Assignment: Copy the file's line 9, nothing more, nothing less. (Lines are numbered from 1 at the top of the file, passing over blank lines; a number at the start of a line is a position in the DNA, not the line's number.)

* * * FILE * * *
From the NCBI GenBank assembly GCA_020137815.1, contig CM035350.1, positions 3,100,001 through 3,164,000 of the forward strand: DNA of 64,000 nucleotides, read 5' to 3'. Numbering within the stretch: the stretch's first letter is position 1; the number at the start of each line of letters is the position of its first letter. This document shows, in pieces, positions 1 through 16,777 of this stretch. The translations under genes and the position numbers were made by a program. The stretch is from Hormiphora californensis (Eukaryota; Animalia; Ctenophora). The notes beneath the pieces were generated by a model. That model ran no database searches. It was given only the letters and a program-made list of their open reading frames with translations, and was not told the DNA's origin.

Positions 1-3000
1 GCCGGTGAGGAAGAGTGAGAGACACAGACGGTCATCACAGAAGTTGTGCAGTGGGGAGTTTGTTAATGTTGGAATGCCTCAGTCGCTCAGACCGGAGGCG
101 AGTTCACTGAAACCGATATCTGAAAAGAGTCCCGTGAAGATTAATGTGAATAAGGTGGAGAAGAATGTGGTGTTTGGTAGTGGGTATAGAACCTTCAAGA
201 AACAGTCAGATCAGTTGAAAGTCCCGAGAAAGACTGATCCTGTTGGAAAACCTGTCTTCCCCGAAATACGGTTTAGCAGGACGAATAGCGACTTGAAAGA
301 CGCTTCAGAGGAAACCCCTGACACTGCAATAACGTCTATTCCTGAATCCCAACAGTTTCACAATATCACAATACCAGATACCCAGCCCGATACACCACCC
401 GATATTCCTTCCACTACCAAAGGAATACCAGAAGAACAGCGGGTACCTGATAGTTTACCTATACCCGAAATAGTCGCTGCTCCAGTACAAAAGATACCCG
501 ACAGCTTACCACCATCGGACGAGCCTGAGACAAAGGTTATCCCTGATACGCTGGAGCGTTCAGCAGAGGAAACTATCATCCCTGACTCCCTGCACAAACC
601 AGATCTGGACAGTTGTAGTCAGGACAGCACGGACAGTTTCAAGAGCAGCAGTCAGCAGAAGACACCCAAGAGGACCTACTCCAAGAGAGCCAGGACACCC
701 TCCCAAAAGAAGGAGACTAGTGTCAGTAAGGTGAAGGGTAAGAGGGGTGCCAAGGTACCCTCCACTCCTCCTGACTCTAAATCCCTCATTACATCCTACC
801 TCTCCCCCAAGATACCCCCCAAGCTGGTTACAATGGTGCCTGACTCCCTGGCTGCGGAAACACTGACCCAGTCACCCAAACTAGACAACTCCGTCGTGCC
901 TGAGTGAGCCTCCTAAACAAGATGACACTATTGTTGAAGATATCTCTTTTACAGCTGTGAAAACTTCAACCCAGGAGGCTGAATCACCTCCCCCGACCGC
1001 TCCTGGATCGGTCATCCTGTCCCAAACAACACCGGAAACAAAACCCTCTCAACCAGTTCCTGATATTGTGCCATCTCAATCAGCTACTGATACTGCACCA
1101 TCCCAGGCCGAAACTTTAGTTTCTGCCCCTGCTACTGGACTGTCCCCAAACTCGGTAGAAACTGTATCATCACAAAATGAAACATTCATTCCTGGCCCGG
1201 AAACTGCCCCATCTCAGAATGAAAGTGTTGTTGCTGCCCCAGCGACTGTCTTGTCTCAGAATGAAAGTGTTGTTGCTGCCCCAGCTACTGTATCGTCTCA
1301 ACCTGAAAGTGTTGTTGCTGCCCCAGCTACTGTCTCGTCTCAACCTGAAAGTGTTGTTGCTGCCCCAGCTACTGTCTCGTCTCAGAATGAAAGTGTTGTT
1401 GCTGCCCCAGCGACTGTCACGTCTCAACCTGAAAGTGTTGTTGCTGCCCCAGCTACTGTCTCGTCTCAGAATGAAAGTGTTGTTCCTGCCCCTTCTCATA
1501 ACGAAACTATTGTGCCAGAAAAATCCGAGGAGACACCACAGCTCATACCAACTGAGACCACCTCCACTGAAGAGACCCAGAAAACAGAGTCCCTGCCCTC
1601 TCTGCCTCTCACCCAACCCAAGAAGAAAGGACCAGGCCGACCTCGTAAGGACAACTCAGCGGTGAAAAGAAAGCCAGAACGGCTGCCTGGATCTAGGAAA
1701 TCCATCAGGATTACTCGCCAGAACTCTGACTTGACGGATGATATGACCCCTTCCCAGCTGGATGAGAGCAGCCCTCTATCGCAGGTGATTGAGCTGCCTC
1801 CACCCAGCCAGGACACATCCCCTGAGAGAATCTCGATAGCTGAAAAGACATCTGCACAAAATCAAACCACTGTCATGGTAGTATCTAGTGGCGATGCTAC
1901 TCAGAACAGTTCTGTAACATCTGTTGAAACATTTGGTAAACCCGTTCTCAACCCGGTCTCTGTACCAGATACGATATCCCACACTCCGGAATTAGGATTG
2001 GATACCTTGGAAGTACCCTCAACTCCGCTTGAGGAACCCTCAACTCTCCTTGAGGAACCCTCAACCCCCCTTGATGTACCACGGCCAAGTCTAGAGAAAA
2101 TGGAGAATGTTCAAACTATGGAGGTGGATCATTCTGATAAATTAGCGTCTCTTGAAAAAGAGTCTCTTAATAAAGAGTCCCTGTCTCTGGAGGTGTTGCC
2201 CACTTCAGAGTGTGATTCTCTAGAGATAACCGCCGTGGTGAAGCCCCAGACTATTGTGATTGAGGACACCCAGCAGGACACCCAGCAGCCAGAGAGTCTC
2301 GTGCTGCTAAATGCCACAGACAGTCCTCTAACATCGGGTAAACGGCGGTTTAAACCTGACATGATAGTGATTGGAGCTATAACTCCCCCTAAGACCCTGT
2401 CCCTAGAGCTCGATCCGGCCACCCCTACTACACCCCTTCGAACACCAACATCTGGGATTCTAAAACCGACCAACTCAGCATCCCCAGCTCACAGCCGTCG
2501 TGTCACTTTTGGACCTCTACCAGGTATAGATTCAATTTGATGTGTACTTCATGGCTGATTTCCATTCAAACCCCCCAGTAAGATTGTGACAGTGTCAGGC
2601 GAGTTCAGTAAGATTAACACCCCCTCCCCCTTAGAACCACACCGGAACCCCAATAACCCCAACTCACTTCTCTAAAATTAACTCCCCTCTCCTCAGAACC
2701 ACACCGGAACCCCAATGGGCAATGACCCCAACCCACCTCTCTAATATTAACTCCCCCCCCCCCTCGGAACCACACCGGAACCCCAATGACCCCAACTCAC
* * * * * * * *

601 AGATCTGGACAGTTGTAGTCAGGACAGCACGGACAGTTTCAAGAGCAGCAGTCAGCAGAAGACACCCAAGAGGACCTACTCCAAGAGAGCCAGGACACCC